SOURCE: California Center for Public Health Advocacy

California Center for Public Health Advocacy

April 21, 2011 09:00 ET

State Soda Tax Could Be Lifeboat for Fiscally Strapped Counties, According to New Study

DAVIS, CA--(Marketwire - Apr 21, 2011) - For cash-strapped counties struggling to fund vital programs, the state's proposed soda tax (AB 669-Monning) could be a lifeboat, according to a new county-by-county analysis of how that revenue would be returned to local communities.

Based on new estimates by the State Board of Equalization, the proposed penny an ounce tax on sugary beverages would raise an estimated $1.7 billion annually in California. The bulk of those funds -- 85 percent or $1.4 billion -- would be returned to counties proportional to their population to pay for education and children's health programs.

"Local communities will be the direct beneficiaries of a soda tax," explains Dr. Harold Goldstein of the California Center for Public Health Advocacy, which conducted the study to better understand how the monies will be allocated. "A soda tax would return about $233 per student in the county to programs aimed at protecting the health and well-being of children. That's a smart investment."

10 Largest CountiesSoda Tax Returned Locally
Los Angeles$370,204,053
Orange$117,137,392
San Diego$116,830,489
Riverside$95,972,457
San Bernardino$93,649,441
Santa Clara$63,450,598
Sacramento$55,431,812
Alameda$51,602,530
Fresno$42,954,038
Contra Costa$39,244,343

Local schools will be the biggest winners of a soda tax, with about 60 percent of local funds going to the classroom and an additional 20 percent to help pay for improvements to physical education and provide nutritious school meals. AB 669 also carves out another 20 percent of the local funds to pay for local children's programs like youth sports and afterschool programs.

"We cannot afford to sit back while the childhood obesity crisis overwhelms our healthcare system and shortens our children's lives. The public is already paying for costs associated with unhealthy lifestyles, and a major contributor to this is the increased consumption of sweetened beverages," said AB 669 author, Assemblymember Bill Monning (D-Carmel). "A tax on sugary drinks will help to address this growing problem and can be a valuable tool in a broader public health campaign."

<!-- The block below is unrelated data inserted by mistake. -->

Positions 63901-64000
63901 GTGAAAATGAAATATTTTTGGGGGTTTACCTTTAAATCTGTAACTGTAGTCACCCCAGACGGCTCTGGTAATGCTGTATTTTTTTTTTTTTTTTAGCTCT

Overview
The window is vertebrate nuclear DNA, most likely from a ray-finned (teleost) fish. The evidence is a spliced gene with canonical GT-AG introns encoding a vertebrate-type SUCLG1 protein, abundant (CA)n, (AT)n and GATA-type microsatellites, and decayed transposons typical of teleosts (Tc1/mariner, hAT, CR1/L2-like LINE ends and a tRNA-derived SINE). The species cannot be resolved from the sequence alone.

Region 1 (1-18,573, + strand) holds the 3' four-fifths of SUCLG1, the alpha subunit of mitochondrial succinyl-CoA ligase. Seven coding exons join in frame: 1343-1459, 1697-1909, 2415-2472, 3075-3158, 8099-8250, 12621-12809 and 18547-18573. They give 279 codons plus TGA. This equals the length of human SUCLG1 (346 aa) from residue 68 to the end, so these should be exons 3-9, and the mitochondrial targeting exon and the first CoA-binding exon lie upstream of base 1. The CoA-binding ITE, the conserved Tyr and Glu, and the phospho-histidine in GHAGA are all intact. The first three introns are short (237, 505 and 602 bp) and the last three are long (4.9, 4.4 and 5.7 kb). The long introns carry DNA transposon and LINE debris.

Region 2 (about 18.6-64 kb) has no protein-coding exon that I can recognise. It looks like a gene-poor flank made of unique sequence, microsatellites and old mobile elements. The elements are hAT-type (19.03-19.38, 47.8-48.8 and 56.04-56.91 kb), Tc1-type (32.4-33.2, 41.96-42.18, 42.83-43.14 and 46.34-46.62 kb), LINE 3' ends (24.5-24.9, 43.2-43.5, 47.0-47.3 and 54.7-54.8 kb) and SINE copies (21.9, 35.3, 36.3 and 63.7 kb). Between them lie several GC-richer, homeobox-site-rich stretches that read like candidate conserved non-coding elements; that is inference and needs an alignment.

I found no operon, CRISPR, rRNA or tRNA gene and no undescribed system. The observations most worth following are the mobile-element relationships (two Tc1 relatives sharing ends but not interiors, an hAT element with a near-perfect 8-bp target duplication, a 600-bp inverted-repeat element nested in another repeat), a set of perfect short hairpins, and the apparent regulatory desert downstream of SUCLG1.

Monning's legislation comes on the heels of a recent statewide Field Corporation Poll showing nearly 60 percent of Californians identifying childhood obesity as a "serious problem" and a majority of the state's voters supporting the concept of a soda tax to fund the fight against childhood obesity. The bill will be heard in the Assembly Revenue and Taxation Committee on Monday, April 25.

"If we're going to get ahead of this crisis, we have to start with our children. This legislation not only funds essential classroom programs, PE and healthier school lunches, but also provides local leaders with the flexibility to fund those children's programs that they expect will have the greatest impact in their communities," says Goldstein.

As a nonprofit, nonpartisan organization dedicated to improving the health of Californians, CCPHA has played a major role in uncovering the role soda and other sugary drinks play in the obesity epidemic. To learn more, visit the CCPHA website at: www.publichealthadvocacy.org/revenuestudy.html

Contact Information

  • CONTACT:
    Dr. Harold Goldstein
    CA Center for Public Health Advocacy
    (530) 400-9106

    Paula Hamilton
    BrownMiller Communications
    (800) 710-9333